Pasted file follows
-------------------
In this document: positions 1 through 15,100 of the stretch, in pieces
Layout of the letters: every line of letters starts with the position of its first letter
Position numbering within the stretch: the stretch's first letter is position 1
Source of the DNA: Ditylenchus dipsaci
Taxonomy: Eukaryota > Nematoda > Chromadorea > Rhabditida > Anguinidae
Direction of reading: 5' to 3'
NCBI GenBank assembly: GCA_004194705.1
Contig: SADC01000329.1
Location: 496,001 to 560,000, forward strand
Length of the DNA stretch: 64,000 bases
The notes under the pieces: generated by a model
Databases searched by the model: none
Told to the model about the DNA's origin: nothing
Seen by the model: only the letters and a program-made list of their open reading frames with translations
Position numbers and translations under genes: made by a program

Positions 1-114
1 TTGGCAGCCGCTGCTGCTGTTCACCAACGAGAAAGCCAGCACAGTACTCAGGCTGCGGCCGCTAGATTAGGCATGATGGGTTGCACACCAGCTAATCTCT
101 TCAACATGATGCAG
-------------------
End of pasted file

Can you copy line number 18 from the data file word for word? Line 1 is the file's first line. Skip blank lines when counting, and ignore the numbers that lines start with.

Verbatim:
101 TCAACATGATGCAG